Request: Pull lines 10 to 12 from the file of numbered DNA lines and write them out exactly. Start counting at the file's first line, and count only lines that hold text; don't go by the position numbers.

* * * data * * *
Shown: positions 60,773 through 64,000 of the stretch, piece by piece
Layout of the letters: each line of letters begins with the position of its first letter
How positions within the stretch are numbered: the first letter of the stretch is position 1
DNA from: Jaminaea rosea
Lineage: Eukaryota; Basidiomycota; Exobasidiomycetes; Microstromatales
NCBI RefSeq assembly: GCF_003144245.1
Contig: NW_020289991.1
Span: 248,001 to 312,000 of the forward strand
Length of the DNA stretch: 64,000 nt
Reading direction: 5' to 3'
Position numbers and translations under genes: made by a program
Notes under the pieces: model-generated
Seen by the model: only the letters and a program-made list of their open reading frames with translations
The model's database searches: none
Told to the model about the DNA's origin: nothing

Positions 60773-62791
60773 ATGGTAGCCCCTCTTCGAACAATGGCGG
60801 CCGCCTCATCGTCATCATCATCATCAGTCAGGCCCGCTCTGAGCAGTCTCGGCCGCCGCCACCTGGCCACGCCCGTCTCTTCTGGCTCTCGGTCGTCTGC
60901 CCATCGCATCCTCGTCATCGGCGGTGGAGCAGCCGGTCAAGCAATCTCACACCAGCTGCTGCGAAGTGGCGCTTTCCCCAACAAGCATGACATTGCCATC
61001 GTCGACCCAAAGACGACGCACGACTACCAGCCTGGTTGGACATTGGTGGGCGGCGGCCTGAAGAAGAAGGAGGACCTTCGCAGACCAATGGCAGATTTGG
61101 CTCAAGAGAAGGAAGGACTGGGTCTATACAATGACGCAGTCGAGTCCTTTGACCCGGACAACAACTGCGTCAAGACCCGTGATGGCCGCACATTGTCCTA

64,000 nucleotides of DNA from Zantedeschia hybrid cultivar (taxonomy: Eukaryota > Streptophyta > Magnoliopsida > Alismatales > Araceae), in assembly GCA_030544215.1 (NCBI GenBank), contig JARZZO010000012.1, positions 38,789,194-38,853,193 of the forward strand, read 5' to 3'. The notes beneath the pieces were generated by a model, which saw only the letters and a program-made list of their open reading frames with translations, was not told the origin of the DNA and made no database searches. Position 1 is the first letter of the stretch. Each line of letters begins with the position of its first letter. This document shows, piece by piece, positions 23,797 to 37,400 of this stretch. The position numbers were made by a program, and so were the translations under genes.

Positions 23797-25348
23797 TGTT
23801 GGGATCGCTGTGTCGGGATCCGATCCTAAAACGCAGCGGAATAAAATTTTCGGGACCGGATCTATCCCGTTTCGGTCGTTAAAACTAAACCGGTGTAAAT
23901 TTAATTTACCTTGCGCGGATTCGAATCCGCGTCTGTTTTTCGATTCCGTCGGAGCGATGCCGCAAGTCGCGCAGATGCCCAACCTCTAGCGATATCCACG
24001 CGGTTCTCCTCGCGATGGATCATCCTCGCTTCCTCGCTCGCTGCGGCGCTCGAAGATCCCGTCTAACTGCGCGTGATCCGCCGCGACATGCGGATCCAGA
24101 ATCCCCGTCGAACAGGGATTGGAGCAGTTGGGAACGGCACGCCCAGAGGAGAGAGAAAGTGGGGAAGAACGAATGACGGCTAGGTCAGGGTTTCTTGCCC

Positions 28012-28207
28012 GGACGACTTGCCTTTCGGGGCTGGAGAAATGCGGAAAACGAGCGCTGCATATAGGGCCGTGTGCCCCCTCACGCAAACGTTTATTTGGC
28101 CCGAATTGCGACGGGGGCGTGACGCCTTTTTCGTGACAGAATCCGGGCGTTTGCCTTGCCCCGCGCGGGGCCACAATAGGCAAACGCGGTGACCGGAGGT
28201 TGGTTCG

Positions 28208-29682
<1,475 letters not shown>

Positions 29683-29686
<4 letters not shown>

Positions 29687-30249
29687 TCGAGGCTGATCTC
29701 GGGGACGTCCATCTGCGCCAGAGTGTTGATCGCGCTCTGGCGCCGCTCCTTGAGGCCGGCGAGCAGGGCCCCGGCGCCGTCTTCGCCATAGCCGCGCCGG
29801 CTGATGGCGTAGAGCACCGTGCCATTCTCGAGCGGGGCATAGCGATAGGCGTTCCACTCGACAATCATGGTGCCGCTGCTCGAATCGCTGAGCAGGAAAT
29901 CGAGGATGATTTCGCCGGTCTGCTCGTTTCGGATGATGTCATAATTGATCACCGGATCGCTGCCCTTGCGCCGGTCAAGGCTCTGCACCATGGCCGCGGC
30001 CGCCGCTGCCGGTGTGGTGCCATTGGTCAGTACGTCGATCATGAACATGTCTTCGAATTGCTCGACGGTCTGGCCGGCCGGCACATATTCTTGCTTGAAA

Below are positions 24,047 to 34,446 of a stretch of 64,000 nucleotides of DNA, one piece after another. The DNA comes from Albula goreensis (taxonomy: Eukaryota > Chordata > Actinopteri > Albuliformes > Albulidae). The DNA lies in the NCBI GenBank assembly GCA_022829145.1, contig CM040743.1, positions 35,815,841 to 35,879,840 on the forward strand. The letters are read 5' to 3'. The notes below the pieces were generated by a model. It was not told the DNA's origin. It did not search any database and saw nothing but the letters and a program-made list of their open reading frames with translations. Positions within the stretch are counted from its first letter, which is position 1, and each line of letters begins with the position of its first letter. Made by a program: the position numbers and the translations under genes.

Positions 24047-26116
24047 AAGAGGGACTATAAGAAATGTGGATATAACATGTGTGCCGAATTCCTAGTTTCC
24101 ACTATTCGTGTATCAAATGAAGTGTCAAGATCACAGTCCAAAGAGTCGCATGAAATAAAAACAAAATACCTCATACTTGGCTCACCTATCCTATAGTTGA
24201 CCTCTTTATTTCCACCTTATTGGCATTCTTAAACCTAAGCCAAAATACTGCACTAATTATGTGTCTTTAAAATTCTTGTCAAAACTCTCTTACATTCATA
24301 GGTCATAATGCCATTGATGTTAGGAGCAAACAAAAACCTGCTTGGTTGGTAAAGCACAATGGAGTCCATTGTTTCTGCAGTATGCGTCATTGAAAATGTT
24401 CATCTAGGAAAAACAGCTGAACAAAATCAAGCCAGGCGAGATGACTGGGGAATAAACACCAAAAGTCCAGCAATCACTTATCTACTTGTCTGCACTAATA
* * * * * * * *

Reading direction: 5' to 3'
Position numbers and translations under genes: made by a program
Notes under the pieces: model-generated